The narrative of Genesis 4 goes on to state that the woman conceived and bore Cain, saying, Kaniti ish et-Hashem, “I have acquired a man with Hashem.” What a strange expression. The great medieval commentator Rashi elaborates midrashically, “My husband and I were created by Hashem alone, but through the birth of Cain we are partners with him.”  So by this reckoning the Creator is the unseen senior partner in the intimacy, and the man and women are the junior partners in the work of sustaining creation outside the garden.  This is even illustrated in the spelling of man and woman. Ish and ishah are distinct because of the yod and the hay, the two letters which form the name of the Sovereign. When we take out the letter yod from ish (man) or the letter hay from ishah (woman) we are left with aish (fire).  This is indicative of how we lose the distinctiveness of our two sides and the fullness of our humanity when Hashem is taken out of our relationship.

Finding ourselves East of Eden

The sacred narrator remarks, “And additionally she bore his brother Abel.”  The birth of Abel is almost an afterthought, an asterisk in the story of Cain. Abel seems to have little inherent value apart from Cain. In fact his Hebrew name Hevel means a wisp or a shadow. He is a shadow of his older brother in this story. Though he brings the favored sacrifice, the mention of Abel’s sacrifice seems only to illustrate the failure of Cain. Abel neither speaks nor protests until his blood spilled by Cain cries out from the ground, and obvious alliteration; the dam (blood) of adam (man) cries out from the adamah (earth).

Immediately following the birth of the brothers the narrator informs us of their occupations. Like most people today the narrator seems more interested in the roles they play than in who they are. But they are the classic herder and farmer. Abel the herder would be the traveler, the one who would transverse the land.  Cain on the other hand is tied to the land, staid and stable. But upon the murder of Abel he and his voice are permanently tied to the earth. Cain is destined to wander the earth and essentially become his brother.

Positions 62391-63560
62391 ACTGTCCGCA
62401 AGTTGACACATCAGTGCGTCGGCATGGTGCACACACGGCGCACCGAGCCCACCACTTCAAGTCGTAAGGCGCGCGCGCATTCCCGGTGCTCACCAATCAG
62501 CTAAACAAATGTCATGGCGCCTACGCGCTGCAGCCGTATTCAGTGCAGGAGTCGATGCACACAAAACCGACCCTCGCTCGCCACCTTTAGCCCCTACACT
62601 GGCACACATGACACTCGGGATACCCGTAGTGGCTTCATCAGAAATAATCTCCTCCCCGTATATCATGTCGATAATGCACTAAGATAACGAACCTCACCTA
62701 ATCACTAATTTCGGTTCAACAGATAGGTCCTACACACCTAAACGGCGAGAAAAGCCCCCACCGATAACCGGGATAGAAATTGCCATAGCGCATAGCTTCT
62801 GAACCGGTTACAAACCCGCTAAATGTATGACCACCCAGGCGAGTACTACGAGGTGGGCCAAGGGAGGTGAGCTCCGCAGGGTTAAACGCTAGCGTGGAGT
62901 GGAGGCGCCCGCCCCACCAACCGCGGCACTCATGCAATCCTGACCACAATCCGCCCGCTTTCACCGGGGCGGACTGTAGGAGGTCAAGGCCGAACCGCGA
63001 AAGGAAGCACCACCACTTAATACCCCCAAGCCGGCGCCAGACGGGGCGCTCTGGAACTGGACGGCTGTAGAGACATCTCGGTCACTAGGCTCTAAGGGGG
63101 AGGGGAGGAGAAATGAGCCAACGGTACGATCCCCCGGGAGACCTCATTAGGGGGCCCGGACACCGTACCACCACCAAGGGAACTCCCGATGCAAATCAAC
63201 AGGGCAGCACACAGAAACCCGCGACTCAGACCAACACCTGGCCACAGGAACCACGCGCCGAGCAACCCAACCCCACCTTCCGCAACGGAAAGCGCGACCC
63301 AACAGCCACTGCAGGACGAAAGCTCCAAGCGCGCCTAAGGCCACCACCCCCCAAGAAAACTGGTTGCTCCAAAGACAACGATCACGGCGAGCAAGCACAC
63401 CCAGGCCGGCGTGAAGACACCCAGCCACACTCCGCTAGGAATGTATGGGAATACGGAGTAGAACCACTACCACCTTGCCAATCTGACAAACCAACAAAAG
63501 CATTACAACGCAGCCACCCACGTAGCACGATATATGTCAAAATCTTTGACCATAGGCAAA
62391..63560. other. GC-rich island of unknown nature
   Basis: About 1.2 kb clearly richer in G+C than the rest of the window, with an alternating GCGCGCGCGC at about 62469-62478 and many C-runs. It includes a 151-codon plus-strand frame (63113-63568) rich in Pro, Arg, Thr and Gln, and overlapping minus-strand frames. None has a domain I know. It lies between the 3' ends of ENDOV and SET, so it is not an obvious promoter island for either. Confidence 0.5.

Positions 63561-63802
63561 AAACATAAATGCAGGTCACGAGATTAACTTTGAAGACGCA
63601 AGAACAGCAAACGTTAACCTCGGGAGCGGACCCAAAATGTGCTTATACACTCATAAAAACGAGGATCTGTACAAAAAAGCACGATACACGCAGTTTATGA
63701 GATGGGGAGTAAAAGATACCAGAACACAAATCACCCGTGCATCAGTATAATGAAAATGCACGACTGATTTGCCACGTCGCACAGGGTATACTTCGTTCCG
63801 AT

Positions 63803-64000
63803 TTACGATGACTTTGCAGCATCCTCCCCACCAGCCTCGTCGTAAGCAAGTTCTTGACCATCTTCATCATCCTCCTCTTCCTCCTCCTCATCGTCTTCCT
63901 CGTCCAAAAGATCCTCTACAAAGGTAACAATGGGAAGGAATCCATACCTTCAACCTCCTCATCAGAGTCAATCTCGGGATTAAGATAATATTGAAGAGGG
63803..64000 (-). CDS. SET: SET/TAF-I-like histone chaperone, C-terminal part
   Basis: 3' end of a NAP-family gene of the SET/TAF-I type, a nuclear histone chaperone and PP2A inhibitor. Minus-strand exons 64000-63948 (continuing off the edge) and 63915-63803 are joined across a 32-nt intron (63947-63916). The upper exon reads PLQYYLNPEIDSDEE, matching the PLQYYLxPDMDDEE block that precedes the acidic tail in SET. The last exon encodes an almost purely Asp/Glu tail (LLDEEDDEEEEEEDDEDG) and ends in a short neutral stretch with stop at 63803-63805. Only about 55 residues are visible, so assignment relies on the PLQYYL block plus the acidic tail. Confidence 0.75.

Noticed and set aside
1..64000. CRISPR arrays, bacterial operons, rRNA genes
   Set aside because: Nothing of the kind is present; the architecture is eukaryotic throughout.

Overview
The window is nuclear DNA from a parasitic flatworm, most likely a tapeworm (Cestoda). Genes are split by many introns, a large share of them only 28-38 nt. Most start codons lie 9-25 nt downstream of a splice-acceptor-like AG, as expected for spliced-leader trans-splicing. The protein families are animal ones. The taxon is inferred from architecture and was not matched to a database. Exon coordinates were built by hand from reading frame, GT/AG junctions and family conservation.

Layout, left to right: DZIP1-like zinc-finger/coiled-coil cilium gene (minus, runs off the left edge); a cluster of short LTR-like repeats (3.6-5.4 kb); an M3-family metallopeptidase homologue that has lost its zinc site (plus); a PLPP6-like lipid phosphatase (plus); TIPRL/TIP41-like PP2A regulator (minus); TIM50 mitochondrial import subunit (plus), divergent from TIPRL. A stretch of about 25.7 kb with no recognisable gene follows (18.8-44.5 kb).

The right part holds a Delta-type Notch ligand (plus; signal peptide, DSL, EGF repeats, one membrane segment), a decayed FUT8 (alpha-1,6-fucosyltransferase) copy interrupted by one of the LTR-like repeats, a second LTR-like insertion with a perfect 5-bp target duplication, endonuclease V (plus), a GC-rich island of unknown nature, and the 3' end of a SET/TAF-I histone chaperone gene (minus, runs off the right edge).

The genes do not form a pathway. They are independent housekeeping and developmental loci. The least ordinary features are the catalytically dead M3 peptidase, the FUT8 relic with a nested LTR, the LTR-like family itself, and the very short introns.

Responding to Adversity

It would appear then that our brethren are destined to bring out the best or the worst in each of us. The contrast between Cain and Abel is accentuated in the offerings each made, and Hashem’s response, acceptance of one and rejection of the other. All the inspired author tells us of Cain’s reaction are these few terse words: “Cain was very angry and his face was downcast.” If only Cain could talk to us now he might have said, “I’ve been wronged; I believed this world was created in goodness, but now I can see that good deeds are not rewarded. Hashem rules this world with an arbitrary power. Why else would he respect Abel’s offering and not mine?”

There may be no adequate answer to give to Cain. Perhaps the Almighty is communicating one of the most important lessons about living outside the Garden.  This world we live in is fraught with inequalities. There is simply no guarantee that our best efforts will be rewarded or appreciated.